# Get all points on a uniform discrete grid inside a circle's radius

I have a 2-dimensional grid defined by a known point gridCenter and distance between points gridStep and need to find all points on this grid that are inside or on the radius of a circle defined by center and radius.

My solution is to use a brute-force approach like so:

public static IEnumerable<Vector2> GetPointsInCircle(Vector2 circleCenter, float radius, Vector2 gridCenter, Vector2 gridStep)
{
{
throw new ArgumentOutOfRangeException("radius", "Argument must not be negative.");
}

if (gridStep.x <= 0 || gridStep.y <= 0)
{
throw new ArgumentOutOfRangeException("gridStep", "Argument must not contain negative components.");
}

var minimumPoint = GetClosestGridPoint(new Vector2(circleCenter.x - radius, circleCenter.y - radius), gridCenter, gridStep);
var maximumPoint = GetClosestGridPoint(new Vector2(circleCenter.x + radius, circleCenter.y + radius), gridCenter, gridStep);

for (var x = minimumPoint.x; x <= maximumPoint.x; x += gridStep.x)
{
for (var y = minimumPoint.y; y <= maximumPoint.y; y += gridStep.y)
{
var point = new Vector2(x, y);

{
yield return point;
}
}
}
}

private static Vector2 GetClosestGridPoint(Vector2 point, Vector2 gridCenter, Vector2 gridStep)
{
var leftGridPoint = gridCenter.x + Mathf.Floor((point.x - gridCenter.x) / gridStep.x) * gridStep.x;
var rightGridPoint = leftGridPoint + gridStep.y;
var closestHorizontalGridPoint = (point.x - leftGridPoint) > (rightGridPoint - point.x) ? rightGridPoint : leftGridPoint;

var bottomGridPoint = gridCenter.y + Mathf.Floor((point.y - gridCenter.y) / gridStep.y) * gridStep.y;
var topGridPoint = bottomGridPoint + gridStep.y;
var closestVerticalGridPoint = (point.y - bottomGridPoint) > (topGridPoint - point.y) ? bottomGridPoint : topGridPoint;

return new Vector2(closestHorizontalGridPoint, closestVerticalGridPoint);
}


And usage (and unit test) are as follows:

[Test]
public void GetPointsInCircleTest()
{
var results = AdaptiveSpatialGrid2D<int>.GetPointsInCircle(new Vector2(0.1f, 0.1f),
1,
new Vector2(0, 0),
new Vector2(1, 1));

var expected = new List<Vector2>()
{
new Vector2(0,0),
new Vector2(0,1),
new Vector2(1,0) //(1,1) is outside of circle radius and invalid
};

CollectionAssert.AreEquivalent(expected, results);
}


This method will be executed frequently (probably once a second) inside of a game and needs to be as light-weight as possible. Typically the grid will have few points inside of the circle at any time (in the region of fifty).

Are there any optimizations I can make to improve execution speed?

Additionally, the code currently resides inside my grid's class as a static method, but I wonder if it would be better placed somewhere more generic, as really it applies to any 2D grid, not just my implementation.

General comments on the code are also welcome.

• It is a classical flood fill problem (see en.wikipedia.org/wiki/Flood_fill). For circles, it can be optimized even further with the help of Bresenham algorithm (en.wikipedia.org/wiki/Midpoint_circle_algorithm).
– vnp
Nov 21, 2014 at 20:11
• The circle is approximately 79 % of the square you're iterating. And each iteration of your loop is likely going to be pretty fast, so any improved version would also have to have very fast iterations. Nov 22, 2014 at 19:15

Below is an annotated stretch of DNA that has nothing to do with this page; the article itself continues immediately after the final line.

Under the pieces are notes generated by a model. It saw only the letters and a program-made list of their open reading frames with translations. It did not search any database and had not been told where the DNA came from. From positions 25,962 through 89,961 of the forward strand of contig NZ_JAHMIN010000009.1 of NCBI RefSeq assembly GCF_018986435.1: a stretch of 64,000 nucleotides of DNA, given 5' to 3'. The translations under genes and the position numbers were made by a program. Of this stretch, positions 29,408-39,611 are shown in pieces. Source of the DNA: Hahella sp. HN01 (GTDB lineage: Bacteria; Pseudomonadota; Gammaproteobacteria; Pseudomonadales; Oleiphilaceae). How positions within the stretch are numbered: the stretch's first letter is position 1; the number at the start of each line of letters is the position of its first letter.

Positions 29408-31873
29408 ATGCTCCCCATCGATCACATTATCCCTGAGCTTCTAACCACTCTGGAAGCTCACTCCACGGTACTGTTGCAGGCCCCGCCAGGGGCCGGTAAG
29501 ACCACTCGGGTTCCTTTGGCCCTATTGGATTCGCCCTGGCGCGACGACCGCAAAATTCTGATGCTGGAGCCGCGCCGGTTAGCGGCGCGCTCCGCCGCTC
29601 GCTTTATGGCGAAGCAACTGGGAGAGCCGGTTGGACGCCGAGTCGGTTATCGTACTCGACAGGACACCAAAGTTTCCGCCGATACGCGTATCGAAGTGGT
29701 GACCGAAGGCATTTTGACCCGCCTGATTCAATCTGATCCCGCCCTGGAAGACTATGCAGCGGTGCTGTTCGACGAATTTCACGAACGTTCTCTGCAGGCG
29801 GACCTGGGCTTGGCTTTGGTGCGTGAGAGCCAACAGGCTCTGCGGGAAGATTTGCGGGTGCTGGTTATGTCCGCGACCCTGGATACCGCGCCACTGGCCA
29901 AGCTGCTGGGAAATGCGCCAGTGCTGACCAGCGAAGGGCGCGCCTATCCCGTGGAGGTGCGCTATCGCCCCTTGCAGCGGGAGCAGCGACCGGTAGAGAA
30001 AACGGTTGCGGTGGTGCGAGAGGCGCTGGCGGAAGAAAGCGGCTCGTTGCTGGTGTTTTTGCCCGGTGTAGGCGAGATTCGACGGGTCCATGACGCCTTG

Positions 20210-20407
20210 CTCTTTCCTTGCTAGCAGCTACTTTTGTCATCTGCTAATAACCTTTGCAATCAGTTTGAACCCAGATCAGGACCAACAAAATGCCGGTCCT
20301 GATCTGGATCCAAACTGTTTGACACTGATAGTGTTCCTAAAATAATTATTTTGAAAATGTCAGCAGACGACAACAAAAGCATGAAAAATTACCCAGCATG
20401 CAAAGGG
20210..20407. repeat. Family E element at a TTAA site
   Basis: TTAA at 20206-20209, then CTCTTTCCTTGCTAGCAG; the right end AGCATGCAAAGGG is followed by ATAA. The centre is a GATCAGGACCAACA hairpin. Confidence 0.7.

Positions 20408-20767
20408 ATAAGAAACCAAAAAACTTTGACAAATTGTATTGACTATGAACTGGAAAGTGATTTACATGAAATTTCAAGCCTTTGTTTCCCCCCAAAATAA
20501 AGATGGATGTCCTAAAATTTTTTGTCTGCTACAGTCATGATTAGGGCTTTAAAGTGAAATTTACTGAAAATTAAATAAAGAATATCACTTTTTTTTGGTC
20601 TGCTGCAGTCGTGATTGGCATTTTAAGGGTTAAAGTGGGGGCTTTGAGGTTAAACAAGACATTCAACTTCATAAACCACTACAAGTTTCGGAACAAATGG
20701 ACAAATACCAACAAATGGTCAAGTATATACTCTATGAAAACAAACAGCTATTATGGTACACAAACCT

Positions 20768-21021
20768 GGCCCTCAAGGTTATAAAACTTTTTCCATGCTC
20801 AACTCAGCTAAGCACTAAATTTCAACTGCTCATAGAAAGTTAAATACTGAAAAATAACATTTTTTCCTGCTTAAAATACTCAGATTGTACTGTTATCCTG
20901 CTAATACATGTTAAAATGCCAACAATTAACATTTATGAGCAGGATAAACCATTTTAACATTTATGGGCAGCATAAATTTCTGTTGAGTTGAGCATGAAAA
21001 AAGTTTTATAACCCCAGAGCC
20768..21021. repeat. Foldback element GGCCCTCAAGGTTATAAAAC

• Also, Distance() is likely copmputing square root (a relatively expensive operation) unnecessarily. Does your Vector2 have something like DistanceSquared()? Nov 22, 2014 at 19:18
• It does! I'll swap to that, good point! Nov 26, 2014 at 9:09

The code:

private static IEnumerable<Vector2> GetPointsInCircle(Vector2 circleCenter, float radius,
Vector2 gridCenter, Vector2 gridStep)
{
{
throw new ArgumentOutOfRangeException("radius", "Argument must be positive.");
}
if (gridStep.x <= 0 || gridStep.y <= 0)
{
throw new ArgumentOutOfRangeException("gridStep", "Argument must contain positive components only.");
}

// Loop bounds for X dimension:
int i1 = (int)Math.Ceiling((circleCenter.x - gridCenter.x - radius) / gridStep.x);
int i2 = (int)Math.Floor((circleCenter.x - gridCenter.x + radius) / gridStep.x);

// Constant square of the radius:

for (int i = i1; i <= i2; i++)
{
// X-coordinate for the points of the i-th circle segment:
float x = gridCenter.x + i * gridStep.x;

// Local radius of the circle segment (half-length of chord) calulated in 3 steps.
// Step 1. Offset of the (x, *) from the (circleCenter.x, *):
float localRadius = circleCenter.x - x;
// Step 2. Square of it:
// Step 3. Local radius of the circle segment:

// Loop bounds for Y dimension:
int j1 = (int)Math.Ceiling((circleCenter.y - gridCenter.y - localRadius) / gridStep.y);
int j2 = (int)Math.Floor((circleCenter.y - gridCenter.y + localRadius) / gridStep.y);

for (int j = j1; j <= j2; j++)
{
yield return new Vector2(x, gridCenter.y + j * gridStep.y);
}
}
}


1. If step values in the gridStep aren't supposed to be close to each other, this method could be rewritten to select a dimension with the largest step's value for the outer loop.
2. I've used integer loop variables to avoid accumulation of errors.
3. This code has been successfully tested in comparison with the brute force method.
4. This method is ~20% faster on my machine. Efficiency of the method depends on the number of grid points inside a circle. More points - more efficiency.
• Thanks! This looks helpful, I particularly like your way of calculating the points, although I can't use integer arithmetic, as my grid does not always have an integral centre or integral step. Sorry it wasn't in the test, I only included that one test from my suite as an example of usage, didn't mean for it to be representative. Nov 22, 2014 at 14:11